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Source: p 594, Economics, 3 Ed, 2014, by N G Mankiw, M P Taylor

Yet further thought reveals a fallacy in this answer. When prices rise, buyers of goods and services pay more for what they buy. At the same time, however, sellers of goods and services get more for what they sell. Because most people earn their incomes by selling their services, such as their labour, inflation in incomes goes hand in hand with inflation in prices. Thus, inflation does not in itself reduce people‘s real purchasing power.

Is the bolded (independent) clause too presumptuous? I doubt its truth. Even if hand in hand means any positive correlation weaker than 100%, the bolded can be false. For example, despite being in view of inflation in prices, a greedy employer can simply refuse to increase wages. Then no inflation in incomes exists, and so inflation DOES reduce people‘s real purchasing power?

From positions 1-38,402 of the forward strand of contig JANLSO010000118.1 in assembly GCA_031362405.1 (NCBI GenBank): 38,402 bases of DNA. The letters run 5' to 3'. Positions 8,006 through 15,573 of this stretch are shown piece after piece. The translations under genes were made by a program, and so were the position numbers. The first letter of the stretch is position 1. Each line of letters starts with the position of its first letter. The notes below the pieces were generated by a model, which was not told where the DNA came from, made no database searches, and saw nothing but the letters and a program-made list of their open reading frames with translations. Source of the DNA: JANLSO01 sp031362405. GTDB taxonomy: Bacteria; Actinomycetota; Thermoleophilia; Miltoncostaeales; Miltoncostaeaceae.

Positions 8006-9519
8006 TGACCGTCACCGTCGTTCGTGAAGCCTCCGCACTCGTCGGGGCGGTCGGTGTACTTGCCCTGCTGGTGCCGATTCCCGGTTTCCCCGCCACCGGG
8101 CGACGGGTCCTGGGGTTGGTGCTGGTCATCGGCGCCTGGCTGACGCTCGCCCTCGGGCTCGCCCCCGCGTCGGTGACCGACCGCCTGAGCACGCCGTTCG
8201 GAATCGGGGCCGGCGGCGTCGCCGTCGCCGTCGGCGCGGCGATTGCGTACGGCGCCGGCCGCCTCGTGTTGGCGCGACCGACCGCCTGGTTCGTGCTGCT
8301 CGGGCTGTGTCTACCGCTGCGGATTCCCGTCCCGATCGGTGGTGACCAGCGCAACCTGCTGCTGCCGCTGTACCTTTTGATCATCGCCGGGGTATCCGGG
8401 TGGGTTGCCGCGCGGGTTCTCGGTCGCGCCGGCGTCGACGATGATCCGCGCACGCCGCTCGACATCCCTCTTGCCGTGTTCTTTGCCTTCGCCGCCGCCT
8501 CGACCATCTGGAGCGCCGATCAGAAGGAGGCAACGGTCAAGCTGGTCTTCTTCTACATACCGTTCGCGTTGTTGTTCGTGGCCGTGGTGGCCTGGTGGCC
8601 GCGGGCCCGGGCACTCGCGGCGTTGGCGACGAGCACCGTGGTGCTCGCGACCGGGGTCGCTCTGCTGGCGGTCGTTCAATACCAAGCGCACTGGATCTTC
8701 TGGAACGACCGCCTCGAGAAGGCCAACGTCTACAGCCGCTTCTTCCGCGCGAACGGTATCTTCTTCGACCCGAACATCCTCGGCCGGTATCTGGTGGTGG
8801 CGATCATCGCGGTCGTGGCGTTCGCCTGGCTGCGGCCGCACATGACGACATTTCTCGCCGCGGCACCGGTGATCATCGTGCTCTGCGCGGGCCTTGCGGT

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In the situation you describe people's real purchasing power would indeed be reduced. However such a situation is not likely. If the employer was a monopolist, how come employees could afford more than the bare necessities in the first place? (See the works of Carl Marx.)

In real life it is more likely that if an employer does not raise wages when businesses are doing well another employer will make a competitive wage offer. Thus inflation will result in the rise of wages.

Mind that Mankiw's book is not a mathematical treatise, his statements are not precise. The book is merely a collection of stories aimed at students who are just familiarizing themselves with economic phenomena.

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